Realistically, unless you’re on a keto diet or following a Paleo diet that places emphasis on fat, then your fat intake should be kept to a minimum around the workout, simply because it’s not entirely necessary.
Depending on the type of fat you consume, this can be a bit heavy in the stomach, especially during exercise. For instance, peanut butter often takes hours to digest fully, which could cause discomfort during training.
Further, unless you’re completing a long duration workout session, focused on endurance, it’s unlikely the fat you’re consuming will contribute to fast energy production that you can use.
This suggestion is a bit different when considering MCT oil, but for the sake of this article, I still recommend keeping fat to a minimum around the workout, simply because it’s not required. Again, this suggestion may be different if you’re on keto and will depend on your preference.
Your Post Workout Meal
After you’re done working out and have your normal post-workout nutrition, you need to consider having a full, complete meal within a few hours of exercising. This ensures that you’re getting enough of the nutrition that you need to progress and take advantage of your tough workouts.
If you follow traditional eating habits (allowing for protein, carbohydrate and fat) I recommend that you have a meal that follows your normal macro distribution. For instance, if you consume 33% protein, 33% carbs and 33% fat, then your post workout meal should be comprised with the same relative percentages. This is the easiest and most effective way to ensure that you’re consuming the right amount of nutrition for your body.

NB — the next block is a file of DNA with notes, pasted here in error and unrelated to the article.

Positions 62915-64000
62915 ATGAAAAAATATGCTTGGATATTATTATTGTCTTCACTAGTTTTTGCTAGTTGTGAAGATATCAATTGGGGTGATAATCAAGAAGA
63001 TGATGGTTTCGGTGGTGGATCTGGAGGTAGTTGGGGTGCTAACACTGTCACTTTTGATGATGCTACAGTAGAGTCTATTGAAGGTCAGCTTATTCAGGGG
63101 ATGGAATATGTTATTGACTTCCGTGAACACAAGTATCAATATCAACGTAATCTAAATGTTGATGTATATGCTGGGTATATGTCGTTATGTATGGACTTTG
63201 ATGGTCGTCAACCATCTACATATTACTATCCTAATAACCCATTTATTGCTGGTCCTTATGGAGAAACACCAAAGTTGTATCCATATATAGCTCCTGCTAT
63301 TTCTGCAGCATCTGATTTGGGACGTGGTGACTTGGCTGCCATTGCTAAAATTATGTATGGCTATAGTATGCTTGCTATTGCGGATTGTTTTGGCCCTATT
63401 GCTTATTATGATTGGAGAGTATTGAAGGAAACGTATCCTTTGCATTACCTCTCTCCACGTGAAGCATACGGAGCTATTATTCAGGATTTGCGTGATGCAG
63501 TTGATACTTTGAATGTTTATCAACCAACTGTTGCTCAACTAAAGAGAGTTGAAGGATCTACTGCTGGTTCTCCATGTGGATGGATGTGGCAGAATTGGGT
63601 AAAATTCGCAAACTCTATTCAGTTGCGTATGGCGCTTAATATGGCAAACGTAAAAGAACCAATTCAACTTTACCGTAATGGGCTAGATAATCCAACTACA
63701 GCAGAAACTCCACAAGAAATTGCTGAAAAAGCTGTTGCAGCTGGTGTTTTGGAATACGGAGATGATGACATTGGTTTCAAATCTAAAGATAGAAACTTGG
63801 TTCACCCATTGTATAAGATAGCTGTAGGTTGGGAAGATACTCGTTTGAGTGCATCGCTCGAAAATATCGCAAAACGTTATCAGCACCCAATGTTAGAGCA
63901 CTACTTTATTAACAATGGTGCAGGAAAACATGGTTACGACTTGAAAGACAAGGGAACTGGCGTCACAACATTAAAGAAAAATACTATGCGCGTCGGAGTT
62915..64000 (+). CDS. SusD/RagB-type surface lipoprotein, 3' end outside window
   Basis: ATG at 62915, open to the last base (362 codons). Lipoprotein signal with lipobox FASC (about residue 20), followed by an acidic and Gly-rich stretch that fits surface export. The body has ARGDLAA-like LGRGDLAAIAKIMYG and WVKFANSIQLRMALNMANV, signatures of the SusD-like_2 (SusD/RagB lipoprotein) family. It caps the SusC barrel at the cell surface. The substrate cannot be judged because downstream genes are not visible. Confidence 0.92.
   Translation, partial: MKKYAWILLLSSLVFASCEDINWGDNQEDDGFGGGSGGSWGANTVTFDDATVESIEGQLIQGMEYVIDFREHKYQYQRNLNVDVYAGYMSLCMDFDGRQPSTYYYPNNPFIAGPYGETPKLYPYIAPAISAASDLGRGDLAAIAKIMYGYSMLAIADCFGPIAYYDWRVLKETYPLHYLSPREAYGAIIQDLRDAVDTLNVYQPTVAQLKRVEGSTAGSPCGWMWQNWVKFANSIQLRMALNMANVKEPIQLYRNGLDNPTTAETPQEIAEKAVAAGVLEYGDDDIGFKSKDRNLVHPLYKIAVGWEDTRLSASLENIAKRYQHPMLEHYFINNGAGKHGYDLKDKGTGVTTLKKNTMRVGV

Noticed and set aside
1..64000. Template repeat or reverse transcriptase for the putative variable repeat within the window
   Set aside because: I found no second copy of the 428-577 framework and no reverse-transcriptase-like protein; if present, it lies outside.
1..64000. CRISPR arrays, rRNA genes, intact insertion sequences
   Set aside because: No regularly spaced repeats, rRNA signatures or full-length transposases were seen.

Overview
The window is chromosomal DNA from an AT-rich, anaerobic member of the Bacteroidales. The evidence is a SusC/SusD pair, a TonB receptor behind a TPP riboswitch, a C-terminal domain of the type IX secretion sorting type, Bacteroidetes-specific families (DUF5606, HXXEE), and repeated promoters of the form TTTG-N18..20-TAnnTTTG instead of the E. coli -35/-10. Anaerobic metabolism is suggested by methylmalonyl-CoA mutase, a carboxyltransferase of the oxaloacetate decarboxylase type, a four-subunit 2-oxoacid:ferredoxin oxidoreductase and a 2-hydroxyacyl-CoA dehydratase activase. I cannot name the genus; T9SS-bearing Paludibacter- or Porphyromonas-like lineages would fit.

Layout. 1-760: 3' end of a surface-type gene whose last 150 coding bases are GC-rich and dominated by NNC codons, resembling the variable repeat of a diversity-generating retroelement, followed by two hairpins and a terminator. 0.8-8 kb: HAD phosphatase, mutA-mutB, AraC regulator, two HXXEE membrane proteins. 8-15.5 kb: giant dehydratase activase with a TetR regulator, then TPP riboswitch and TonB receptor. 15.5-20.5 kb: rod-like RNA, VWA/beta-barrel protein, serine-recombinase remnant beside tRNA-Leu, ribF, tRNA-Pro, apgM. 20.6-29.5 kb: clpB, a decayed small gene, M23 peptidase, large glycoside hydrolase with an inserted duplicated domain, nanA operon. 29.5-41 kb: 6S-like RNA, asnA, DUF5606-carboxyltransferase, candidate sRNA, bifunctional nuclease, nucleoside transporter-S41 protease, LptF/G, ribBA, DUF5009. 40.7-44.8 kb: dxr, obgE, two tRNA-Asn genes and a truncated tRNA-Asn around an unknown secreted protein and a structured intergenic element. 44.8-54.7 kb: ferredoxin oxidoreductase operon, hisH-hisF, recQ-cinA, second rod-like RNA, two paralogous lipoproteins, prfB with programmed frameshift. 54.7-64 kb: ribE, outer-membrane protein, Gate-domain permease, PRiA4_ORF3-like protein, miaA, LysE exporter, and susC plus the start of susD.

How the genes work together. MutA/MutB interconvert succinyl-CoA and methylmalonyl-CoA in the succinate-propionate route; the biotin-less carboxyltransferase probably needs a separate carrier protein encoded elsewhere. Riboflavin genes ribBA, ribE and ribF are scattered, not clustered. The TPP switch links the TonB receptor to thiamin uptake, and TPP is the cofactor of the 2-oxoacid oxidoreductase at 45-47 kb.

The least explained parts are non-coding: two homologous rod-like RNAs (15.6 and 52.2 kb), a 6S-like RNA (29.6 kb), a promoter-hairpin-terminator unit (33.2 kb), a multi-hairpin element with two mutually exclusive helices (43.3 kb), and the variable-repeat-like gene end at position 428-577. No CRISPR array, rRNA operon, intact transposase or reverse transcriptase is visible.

Lastly, I recommend that you get a majority of this meal from whole protein sources. For instance, I don’t suggest protein shakes only. Consider saving these types of foods for times when eating regular food isn’t an option or if you’re simply hungry for a snack. Opt for whole food options for this meal if you can.
As you can see, how you should eat around your workout is a bit complicated, but once you determine the best options for you, the process gets a bit easier.
Always remember that workout nutrition will largely be based on your personal preferences and how your nutrition makes you feel and perform. If, for example, you train fasted but feel that performance suffers, there’s no inherent reason to continue training fasted.
Experiment with different ideas and use the methods of nutrition that help improve your training and life as a whole.